2 Keys to Success Using Cadmium Reds and Yellows in Oil Painting

Have you ever been painting with either Cadmium Red or Cadmium Yellow and gotten frustrated because you couldn’t get the color mix right?  When it comes to mixing colors with the cadmium, they can be a little tricky.

I have devised 2 strategies that can help you strengthen your oil painting when it comes to this difficult family in oil paints.  This article is a continuation of my previous blog 3 Color Palettes for the Serious Oil Painter.  I am going to take the ideas about the simple or limited color palette and explain them further and refine them.

You will notice in my previous article, I say to buy Cadmium Yellow Light and Cadmium Red Light.  In the cadmium family of colors, there are usually 2 other steps or levels.  For yellow, it will be Cadmium Yellow Medium and Cadmium Yellow Deep (or sometimes Dark).  And for red it will be Cadmium Red Medium and Cadmium Red Deep (or sometimes Dark).  Don’t waste your money on buying these 2 other levels, and here’s why:

Key #1) Buy only Cadmium Yellow Light and Cadmium Red Light

These 2 colors are the most versatile and easiest to work with.  They save you money and here’s why.  You can easily go from cadmium yellow light to cadmium yellow medium or deep just by adding a little red and maybe graying just a little.  So it’s easy to create the other 2 from the single light color.  But you can’t go back in the other direction.  In other words, you can’t make Cadmium Yellow Light from Cadmium Yellow medium or Deep.  And, of course, the same thing is true of Cadmium Red. Do you see?  So it really makes no sense to spend the extra money to have these colors in your palette.   It’s just another trick of the paint manufacturers to give you something else to spend your money on.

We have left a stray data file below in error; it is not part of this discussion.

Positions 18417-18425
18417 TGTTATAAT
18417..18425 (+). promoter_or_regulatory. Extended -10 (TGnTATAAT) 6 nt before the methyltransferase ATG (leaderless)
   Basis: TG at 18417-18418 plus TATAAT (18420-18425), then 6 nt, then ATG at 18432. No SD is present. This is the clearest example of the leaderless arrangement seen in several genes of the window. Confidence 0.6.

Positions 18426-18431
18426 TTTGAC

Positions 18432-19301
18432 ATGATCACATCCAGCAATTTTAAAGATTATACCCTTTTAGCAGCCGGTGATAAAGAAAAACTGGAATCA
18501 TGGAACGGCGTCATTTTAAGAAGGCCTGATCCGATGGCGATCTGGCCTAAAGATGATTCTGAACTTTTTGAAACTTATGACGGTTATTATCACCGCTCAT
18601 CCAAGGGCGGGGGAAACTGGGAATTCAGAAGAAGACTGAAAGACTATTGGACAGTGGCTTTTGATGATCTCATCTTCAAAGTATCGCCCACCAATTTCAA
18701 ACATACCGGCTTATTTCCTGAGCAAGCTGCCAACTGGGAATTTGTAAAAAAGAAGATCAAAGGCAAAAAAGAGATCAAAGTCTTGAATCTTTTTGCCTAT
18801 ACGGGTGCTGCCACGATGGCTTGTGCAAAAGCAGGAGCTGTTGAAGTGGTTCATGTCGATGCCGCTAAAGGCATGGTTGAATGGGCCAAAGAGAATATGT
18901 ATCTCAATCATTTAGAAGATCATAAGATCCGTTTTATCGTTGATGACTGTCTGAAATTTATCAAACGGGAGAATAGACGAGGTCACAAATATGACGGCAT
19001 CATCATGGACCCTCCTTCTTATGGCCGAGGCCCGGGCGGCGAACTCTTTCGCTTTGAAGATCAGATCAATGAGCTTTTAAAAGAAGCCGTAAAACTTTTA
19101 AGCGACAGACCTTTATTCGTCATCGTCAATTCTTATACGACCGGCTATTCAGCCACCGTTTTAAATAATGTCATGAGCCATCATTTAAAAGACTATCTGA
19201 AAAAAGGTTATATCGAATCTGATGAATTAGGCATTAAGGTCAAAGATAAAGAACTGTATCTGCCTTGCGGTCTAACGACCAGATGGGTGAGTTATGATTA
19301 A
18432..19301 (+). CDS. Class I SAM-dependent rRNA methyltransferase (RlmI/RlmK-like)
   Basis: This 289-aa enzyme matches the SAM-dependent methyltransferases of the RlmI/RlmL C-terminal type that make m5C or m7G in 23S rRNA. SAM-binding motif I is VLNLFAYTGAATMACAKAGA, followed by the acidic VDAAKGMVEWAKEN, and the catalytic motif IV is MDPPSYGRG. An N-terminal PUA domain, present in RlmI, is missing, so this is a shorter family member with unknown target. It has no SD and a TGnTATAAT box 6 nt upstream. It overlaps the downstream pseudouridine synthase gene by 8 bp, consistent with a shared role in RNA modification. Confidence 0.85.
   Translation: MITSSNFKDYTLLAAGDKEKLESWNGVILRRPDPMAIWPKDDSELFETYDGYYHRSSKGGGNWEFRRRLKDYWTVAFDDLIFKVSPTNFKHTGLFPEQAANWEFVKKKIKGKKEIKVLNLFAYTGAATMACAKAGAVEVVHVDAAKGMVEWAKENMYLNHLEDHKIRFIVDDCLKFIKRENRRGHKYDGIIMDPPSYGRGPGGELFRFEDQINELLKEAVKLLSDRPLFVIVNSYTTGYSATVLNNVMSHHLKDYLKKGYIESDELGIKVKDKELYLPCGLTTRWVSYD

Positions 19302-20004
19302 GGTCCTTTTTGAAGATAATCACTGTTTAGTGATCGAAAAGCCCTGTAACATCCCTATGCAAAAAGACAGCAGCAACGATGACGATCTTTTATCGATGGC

Key #2) Avoid Mixing White with the Cadmiums

Basically, whenever you mix white with a color it will dilute it or make it weaker. This is especially true of the cadmiums, as they become somewhat “chalky” when you mix them with white.  This is due mostly to the chemistry of the pigments and how they combine.  Whenever possible, try using an analogous color to get a lighter value, such as for a highlight, or other lighter value.  So when you need to go lighter for Cadmium Red, don’t reach for white but try mixing Cadmium Yellow instead.  You will get a brighter and more vivid color rather than that chalky mix instead.


About Gary Bolyer Fine Art

I am a New York City-based landscape artist.
This entry was posted in How to Paint in Oils, Uncategorized and tagged , , , , , , , , . Bookmark the permalink.

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